Whether we are top managers, shop-floor workers, parents or singles – we constantly face difficult decisions between our immediate self-interest and the benefits of a wider public. This wider public may consist of distant family members, our employees or strangers in far away countries whom we prefer only to know via television.
In Germany, we are accustomed to thinking of ourselves as deeply principled – a culture trained in ethical behavior – as opposed to the American sensibility, which we think of as ethically blind, driven by short term gains and naked self-interest.
So it has been hugely interesting to observe my German compatriots’ reactions to recent developments in our country – from the hundreds of thousands of refugees flocking to the motherland to corporate restructurings.
Today Deutsche Bank announced a reduction of their workforce by 26,000 employees. We use the term ”Abbau” to describe such reductions, which is oddly used for physical and mental atrophy or mining as well. Anglo Americans call them “cuts”, which lends itself to the image of cutting a limb in order to save the patient. Of course we find this infuriating: another company that sacrifices innocent lives of employees in favor of the dictatorship of shareholder value.
On a more local note, the morning radio reported on a lawsuit filed by angry citizens of a Hamburg suburb. One of the suburb’s departments failed to observe zoning designations when building a refugee home in an area reserved for cemeteries and a tree plantation.
We enjoy solving ethical dilemmas in the way we solve a crossword – carefully weighing the pros and cons to determine what the stakeholders are entitled to. Advice columns fill Sunday papers in both Germany and the US, where ‘authorities’ weigh in on ‘issues’ such as a ticketless train passenger who refuses an elderly lady his seat. We enjoy discussing remote issues and we feel entitled to judge… when we have no skin in the game.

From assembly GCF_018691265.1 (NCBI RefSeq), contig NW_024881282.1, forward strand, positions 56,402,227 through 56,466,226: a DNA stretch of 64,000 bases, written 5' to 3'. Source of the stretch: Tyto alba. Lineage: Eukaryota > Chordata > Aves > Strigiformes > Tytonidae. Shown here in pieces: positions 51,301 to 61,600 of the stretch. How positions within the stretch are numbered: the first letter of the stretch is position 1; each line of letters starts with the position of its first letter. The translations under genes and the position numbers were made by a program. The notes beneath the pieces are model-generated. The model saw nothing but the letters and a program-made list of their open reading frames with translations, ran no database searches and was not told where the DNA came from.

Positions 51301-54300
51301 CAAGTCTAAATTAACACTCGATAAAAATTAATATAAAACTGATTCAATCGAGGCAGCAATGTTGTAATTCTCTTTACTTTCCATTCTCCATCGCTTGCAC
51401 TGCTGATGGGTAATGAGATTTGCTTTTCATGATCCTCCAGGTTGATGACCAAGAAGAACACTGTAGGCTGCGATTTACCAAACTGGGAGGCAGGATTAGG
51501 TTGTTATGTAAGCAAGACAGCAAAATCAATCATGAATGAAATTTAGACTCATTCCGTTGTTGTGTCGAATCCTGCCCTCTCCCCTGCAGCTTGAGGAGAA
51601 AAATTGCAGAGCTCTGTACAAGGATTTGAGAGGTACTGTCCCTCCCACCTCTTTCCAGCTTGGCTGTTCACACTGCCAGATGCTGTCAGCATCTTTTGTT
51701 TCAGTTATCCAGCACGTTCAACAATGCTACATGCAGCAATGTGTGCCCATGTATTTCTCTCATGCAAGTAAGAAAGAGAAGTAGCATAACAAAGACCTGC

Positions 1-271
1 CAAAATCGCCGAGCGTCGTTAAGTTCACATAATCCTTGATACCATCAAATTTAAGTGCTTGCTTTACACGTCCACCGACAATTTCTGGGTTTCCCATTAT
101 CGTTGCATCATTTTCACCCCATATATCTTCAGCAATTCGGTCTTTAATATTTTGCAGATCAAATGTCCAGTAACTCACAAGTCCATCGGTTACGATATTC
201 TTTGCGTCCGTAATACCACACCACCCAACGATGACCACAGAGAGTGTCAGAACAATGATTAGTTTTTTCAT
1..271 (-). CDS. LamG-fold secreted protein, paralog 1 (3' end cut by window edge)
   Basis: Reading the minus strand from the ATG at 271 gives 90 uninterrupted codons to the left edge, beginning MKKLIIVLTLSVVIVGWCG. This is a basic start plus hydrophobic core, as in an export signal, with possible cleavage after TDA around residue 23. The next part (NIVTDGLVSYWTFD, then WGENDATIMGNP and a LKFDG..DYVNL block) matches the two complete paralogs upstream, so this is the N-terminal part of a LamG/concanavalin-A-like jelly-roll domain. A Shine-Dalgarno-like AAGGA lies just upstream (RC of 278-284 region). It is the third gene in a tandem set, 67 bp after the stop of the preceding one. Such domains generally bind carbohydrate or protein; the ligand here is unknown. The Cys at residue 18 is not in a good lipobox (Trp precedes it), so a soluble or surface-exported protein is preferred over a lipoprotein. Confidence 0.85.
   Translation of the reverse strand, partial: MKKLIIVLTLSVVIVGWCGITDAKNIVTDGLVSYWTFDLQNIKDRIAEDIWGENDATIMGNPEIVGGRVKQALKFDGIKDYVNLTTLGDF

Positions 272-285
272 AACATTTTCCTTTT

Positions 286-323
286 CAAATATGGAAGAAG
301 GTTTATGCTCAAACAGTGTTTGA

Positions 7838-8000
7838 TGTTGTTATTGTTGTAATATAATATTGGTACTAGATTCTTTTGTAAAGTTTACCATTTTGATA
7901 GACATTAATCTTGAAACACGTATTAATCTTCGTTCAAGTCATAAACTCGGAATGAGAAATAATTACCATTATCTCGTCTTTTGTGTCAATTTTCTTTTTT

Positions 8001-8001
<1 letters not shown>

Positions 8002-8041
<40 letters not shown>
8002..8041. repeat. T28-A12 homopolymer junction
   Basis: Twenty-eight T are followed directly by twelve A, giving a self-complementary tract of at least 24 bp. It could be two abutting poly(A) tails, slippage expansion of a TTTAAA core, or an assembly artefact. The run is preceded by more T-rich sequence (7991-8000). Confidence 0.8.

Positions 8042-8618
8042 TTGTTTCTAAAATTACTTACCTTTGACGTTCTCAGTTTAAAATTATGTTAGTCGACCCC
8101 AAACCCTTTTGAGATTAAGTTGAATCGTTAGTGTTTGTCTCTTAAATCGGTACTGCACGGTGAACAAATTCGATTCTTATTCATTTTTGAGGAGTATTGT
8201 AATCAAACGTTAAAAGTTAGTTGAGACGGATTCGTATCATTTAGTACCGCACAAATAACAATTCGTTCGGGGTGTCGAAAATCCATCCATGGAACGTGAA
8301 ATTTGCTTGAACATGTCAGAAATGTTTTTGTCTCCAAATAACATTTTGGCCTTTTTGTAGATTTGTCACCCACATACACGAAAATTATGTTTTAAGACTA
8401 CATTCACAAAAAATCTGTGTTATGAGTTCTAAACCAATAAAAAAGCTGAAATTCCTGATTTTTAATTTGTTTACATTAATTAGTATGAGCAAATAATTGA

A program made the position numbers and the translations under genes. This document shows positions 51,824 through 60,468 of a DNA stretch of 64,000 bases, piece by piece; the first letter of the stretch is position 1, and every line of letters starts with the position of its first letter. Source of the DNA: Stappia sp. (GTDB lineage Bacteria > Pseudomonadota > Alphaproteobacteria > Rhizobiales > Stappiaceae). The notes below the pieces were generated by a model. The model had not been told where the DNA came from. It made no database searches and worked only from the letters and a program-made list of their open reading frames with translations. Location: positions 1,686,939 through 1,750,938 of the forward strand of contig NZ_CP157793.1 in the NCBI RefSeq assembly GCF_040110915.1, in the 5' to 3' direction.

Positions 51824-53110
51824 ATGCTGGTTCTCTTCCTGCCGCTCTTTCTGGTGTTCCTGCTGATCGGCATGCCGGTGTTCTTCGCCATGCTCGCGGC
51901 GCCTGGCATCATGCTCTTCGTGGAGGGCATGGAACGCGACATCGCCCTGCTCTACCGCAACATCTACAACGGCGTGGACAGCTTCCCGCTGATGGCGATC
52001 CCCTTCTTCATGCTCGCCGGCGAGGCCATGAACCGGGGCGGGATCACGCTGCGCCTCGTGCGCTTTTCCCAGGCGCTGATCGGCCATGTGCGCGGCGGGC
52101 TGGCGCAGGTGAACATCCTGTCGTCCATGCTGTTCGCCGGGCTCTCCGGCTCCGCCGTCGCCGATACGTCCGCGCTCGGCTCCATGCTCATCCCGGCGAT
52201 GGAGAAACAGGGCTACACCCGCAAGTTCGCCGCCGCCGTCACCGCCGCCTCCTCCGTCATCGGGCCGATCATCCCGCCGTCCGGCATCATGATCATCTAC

Consider the following question that was asked of me in my first job interview: You are the young founder of a new company and you desperately need this contract. The purchasing person in front of you indicates that he is willing to give you the contract, but he expects a present for his son (the proverbial laptop fell off a truck, or in today’s world an iPhone 6S Plus).
You are faced with the decision to either go home and fire your employees or keep your employees and expose yourself to possible legal and moral liability. It is, of course, one of those intractable problems where you are stuck between a rock and a hard place. The lesson, as I was told, is to separate the ethical problem from the practical problem. Pondering the ethical issue will only lead you to categorical answers that inevitably lead to suffering one way or the other. Ironically there is no practical solution here either, but times were different then!
My religion teacher in high school used to say: “Ethical behavior is the one which enhances lives”. This is probably not practical guidance for the Deutsche Bank CEO, who made the difficult decision to cut an arm from Deutsche Bank. But, as outsiders, we are in no position to make judgments on whether this was the best possible way to contain long term damage to Deutsche Bank’s stakeholders. Most likely, he did not do this because he enjoys inflicting harm on other people. And incidentally, the already-suffering shareholders will not see dividends for the first time in 60 years.
I recommend putting yourself in other people’s shoes: Have you ever been significantly invested in stocks of a troubled company? Have you ever taken on a job which got you entangled in nasty decisions about streamlining an operation? Or are you even someone with a job in the mining industry?
Our perspective changes dramatically when personally affected by a crisis and when our ethical boundaries are pushed. We discover our instinctive self-interest, protectionist impulses toward our families, employees and people who are closer to our heart than others.
We have to deal with these conflicts and understand that sometimes our inherited principles don’t fit neatly to every dilemma.
In life, we must confront the difficult decisions that face us and realize that avoidance will cause much more harm than good.
Max Nussbaumer, Oct 2015